On a sweltering summer afternoon at a Fort Lauderdale waterfront bar, DJ Crash blasts testosterone-driven rock 'n' roll through the PA system, in particular an old Styx song, "Too Much Time on My Hands." With a beer in his hand, a shirtless fat man in a porkpie hat dances along the catwalk that bisects the bar's outdoor swimming pool. Waitresses in short shorts navigate the crowd, carrying draft beers to the musclemen lolling in the pool, the bikers at poolside tables, the tourists, and the young hipsters shouting into cell phones above the noise of the crowd. A brawny man in his twenties, wearing sunglasses and an unbuttoned shirt that reveals a thick, gold chain, mouths the words of the chorus: "I've got too much time on my hands. Too much time on my hands."
Beneath an awning on the other side of the pool, about 100 feet from the crowd, Cynthia Harper, a sculpted, deeply tanned 28-year-old with bobbed blond hair, freshly applied makeup, and manicured nails, fiddles with the string that keeps her peach-colored bikini bottom on. Standing next to her is Renee Jaquith, who yawns.
Behind the women yachts cruise the Intracoastal. A captain toots his foghorn as he catches a glimpse of Harper, Jaquith, and three other women, most of them wearing nothing but string bikinis, in the shade. Two skinny guys wearing dirty jeans and sneakers approach one of the women.
"I just wanted to let you know that you have the prettiest smile of all the girls," one says. He's pimply-faced and in need of a shave.
Linda Zamora, who's wearing a lightweight black sundress over her bikini, smiles, thanks the man, then turns away. The men retreat to their barstools.
A moment later Gilda Perez, whose blond-streaked hair dips below her shoulders, approaches Zamora. Perez is 26 years old and a few inches taller than the five-foot-seven-inch Zamora. She's wearing a skimpy one-piece swimsuit designed to resemble the American flag.
"Remember me?" Perez asks.
Zamora nods vaguely.
Perez, it turns out, met Zamora two weeks earlier, right here at Shooters. She'd asked Zamora for the name of the doctor who performed her breast-implant surgery. Although Zamora thought the request was unusual, she gave Perez the doctor's name anyway. Within the next week, Perez made an appointment and got the implants. Today she's returned to Shooters to thank Zamora. And to join her as a contestant in this week's bikini contest.
As Crash lowers the volume, emcee Jack Scelsi grabs the mic and invites contestants for the Sunday-afternoon bikini contest to sign up at the DJ booth. Puffing away on a cigarette, the 48-year-old Scelsi is wearing shorts and a T-shirt that says "Rehab is for quitters."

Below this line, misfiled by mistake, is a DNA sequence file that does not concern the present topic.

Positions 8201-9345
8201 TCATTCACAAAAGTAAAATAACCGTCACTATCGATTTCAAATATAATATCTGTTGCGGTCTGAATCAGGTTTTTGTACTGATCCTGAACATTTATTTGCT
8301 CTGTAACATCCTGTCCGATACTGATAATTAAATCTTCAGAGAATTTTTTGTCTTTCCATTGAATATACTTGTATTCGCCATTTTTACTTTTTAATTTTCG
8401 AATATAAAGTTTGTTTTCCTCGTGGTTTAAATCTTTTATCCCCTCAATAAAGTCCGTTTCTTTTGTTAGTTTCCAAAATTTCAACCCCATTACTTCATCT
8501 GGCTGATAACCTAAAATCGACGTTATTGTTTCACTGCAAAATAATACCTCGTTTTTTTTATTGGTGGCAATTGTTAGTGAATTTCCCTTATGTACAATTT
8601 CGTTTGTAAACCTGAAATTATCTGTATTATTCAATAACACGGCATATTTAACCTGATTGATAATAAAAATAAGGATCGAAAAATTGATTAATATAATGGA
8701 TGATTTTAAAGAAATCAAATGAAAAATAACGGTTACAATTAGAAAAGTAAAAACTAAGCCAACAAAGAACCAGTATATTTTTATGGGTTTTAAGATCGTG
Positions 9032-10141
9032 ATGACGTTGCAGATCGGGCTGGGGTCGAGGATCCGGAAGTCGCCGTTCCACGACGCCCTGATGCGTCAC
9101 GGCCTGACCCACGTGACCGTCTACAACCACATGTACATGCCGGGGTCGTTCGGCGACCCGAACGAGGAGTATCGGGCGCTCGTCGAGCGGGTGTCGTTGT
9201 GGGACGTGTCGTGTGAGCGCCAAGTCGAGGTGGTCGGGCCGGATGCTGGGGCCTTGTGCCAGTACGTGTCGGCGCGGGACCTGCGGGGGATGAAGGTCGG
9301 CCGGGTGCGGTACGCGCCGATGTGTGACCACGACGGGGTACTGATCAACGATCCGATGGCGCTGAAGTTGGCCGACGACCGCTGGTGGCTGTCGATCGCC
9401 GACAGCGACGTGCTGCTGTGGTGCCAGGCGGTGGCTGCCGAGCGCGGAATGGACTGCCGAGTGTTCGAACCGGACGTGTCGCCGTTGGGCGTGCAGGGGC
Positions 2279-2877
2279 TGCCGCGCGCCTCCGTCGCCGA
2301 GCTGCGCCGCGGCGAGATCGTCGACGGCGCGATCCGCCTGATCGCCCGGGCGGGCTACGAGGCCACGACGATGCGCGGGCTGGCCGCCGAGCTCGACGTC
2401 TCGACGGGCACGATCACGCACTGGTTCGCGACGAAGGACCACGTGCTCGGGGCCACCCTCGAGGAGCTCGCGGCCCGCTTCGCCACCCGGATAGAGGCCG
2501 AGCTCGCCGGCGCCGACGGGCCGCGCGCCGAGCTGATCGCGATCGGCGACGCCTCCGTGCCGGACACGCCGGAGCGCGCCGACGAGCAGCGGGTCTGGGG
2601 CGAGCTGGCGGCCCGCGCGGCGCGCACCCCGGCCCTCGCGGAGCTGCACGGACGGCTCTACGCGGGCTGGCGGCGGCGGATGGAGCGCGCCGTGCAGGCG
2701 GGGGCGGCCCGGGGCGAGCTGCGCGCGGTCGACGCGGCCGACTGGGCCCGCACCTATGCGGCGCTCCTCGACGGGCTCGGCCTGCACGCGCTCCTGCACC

"Get these kids outta here," he says to those adults who've brought their kids along. "Especially the little boys. They'll be spanking their monkeys before you know it. And look at all these perverts with cameras. Get those outta here."
Suddenly the contest begins, and Harper is first in line. After Scelsi introduces her, she pulls off her white T-shirt to reveal a peach bikini top bursting with flesh and silicone. She drops the T-shirt by her feet, which, thanks to a pair of stiletto heels, are the most covered parts of her body. Harper steps onto the catwalk, leaving the other women behind. From the back the sliver of peach spandex of her bikini bottom leaves virtually nothing to the imagination.
Three hundred men scream and whistle poolside. Harper looks a few of them in the eye, a technique that wins her some fans. "I'll take you anywhere you want to go, baby," barks one man. "Anywhere you want to go." Another man, wearing a red bandanna, announces: "I'm going to have a heart attack right here." Harper slowly makes her way around the pool, and when she returns to the awning, Scelsi introduces Zamora, a leggy, dark-skinned native of New York City who's also wearing a skimpy bikini and stiletto heels.
But next in line is Cary, a 22-year-old brunette who, compared to today's other contestants, is absolutely buttoned up. She's wearing rubber sandals and a blue two-piece that covers her entire backside.
"She'll win because she's from the crowd," Harper sneers. "She doesn't look like the others, and she's the underdog. These days suck, because you get someone who doesn't work out that hard and she wins because she's the underdog."
Harper's scorn, if you're familiar with her world, makes sense. She and most of the other women under the awning are "professionals" who earn all or part of their annual income by competing in -- and usually winning -- bikini contests. Every day of the week, these self-described "circuit girls" use their good looks and self-promotional savvy to strut around catwalks, stages, or parquet dance floors to compete for cash and prizes, which, on average, amount to $30,000 a year per contestant.
But, once in a while, an amateur steps in, appeals to the mostly male crowd's sense of fair play, and, after garnering the loudest applause, takes the prize. Today, as Harper predicted, the "new girl," Cary, wins. Plucked from the crowd and offering no particular skill, she gets to walk away with first prize: $250.
This sort of thing used to happen all the time. Ten to twenty years ago, when spring break in Fort Lauderdale was at its raucous best, when the male mantra at beachside bars was "skin to win," female coeds, giving in to peer pressure and a few mugs of beer, would bare all for quick cash and an ego boost. But that tradition ended in the mid to late '80s, when residents and elected representatives sought to transform Fort Lauderdale from one big frat house into a world-class tourist destination. In place of the wet T-shirt and banana-eating contests, bar owners began to sponsor year-round bikini contests, which, ostensibly at least, appeared to be much more conservative than their predecessors. The contests were so financially successful, they demanded a steady supply of participants. And so a new profession, one that helps perpetuate South Florida's fun-in-the-sun beach culture, was born: the circuit girl.